Make sure you have a clear escape route

As part of the national Fire Kills campaign, Derbyshire Fire and Rescue Service (DFRS) is reminding people of the importance of a safe and clear escape route in case a fire should break out in their home.

Friday, 4th May 2018, 10:35 am
Updated Friday, 4th May 2018, 10:41 am
An elderly couple had a lucky escape from a house fire
An elderly couple had a lucky escape from a house fire

The Service advocates that in the event of a fire people should, Get Out, Stay Out and Call 999 and to ensure they are ready and prepared to do this, they should have a pre-planned and practiced escape route that everyone in the family, including any overnight guests, are aware of.

Blocked escape routes can severely hinder a person’s chances of a safe escape and as such can pose a very real threat to lives. It should therefore be on everyone’s agenda to make sure all escape routes in the home are pre-planned and are clear and clutter free.

Another vital factor in getting out, staying out and calling 999, is being alerted to the fire. Working smoke alarms are an essential fire safety tool that will provide this vital early warning. Smoke alarms should be fitted on every level of the home and tested weekly.

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Weekly testing of smoke alarms is something we should all take the time to do, but planning a safe escape route, that you and your family are fully aware of, is just as important yet often overlooked.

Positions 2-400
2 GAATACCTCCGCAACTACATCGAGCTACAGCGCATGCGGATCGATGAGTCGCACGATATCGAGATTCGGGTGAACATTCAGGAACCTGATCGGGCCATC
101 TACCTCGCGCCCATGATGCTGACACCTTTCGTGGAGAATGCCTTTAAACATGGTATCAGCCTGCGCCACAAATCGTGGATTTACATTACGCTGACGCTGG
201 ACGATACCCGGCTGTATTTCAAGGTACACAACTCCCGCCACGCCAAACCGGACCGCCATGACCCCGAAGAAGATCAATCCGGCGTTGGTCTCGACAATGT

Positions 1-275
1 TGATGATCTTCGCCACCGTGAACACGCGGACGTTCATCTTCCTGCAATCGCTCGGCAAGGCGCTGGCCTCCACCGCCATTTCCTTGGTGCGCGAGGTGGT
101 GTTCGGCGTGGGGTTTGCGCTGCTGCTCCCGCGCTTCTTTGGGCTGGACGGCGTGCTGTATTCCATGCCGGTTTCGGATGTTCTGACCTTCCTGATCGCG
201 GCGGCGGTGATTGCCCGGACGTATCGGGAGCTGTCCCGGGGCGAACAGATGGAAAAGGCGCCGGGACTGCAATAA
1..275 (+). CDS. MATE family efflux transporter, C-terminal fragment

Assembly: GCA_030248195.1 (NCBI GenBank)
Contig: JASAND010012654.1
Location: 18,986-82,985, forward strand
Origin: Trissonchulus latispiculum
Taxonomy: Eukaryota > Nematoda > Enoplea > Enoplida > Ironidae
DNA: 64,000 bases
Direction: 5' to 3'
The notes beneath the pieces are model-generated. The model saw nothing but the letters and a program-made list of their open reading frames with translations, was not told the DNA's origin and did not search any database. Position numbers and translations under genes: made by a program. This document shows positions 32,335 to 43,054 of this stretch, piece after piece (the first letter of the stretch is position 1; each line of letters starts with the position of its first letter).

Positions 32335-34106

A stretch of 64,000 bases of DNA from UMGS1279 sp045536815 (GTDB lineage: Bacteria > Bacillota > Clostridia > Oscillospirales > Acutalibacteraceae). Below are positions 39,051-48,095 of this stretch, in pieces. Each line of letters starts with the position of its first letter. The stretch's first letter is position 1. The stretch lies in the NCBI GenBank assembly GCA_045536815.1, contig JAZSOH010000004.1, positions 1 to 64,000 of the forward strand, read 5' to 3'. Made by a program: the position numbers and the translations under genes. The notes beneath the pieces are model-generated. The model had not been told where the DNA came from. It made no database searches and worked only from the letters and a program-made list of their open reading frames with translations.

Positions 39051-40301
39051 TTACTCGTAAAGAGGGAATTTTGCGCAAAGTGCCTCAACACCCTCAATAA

The following simple steps can help keep you and your loved ones safe from the risks of fire:

Fit at least one smoke alarm on every floor of your home. This means smoke will reach your alarm much quicker, giving you and your family those vital extra seconds, to Get Out, Stay Out and call 999.

Make an escape plan and practice it. This will help ensure everyone knows the procedure in case of a fire.

Keep all escape routes clear, this will minimise the chance of tripping or falling whilst exiting your home in an emergency.

Keep door and window keys in a known and accessible place so these can be found quickly in the event of a fire.

Prevention and Inclusion Group Manager, Steve Ratcliffe, said: “Every second counts when escaping a fire. Having working smoke alarms and a pre-planned and practiced escape plan can give you and your family the vital extra seconds needed to get out, stay out and call 999.

“If the unthinkable should happen, and fire does break out in your home, it is essential that everyone in the house knows how to escape and that all escape routes are free from any obstacles or clutter.”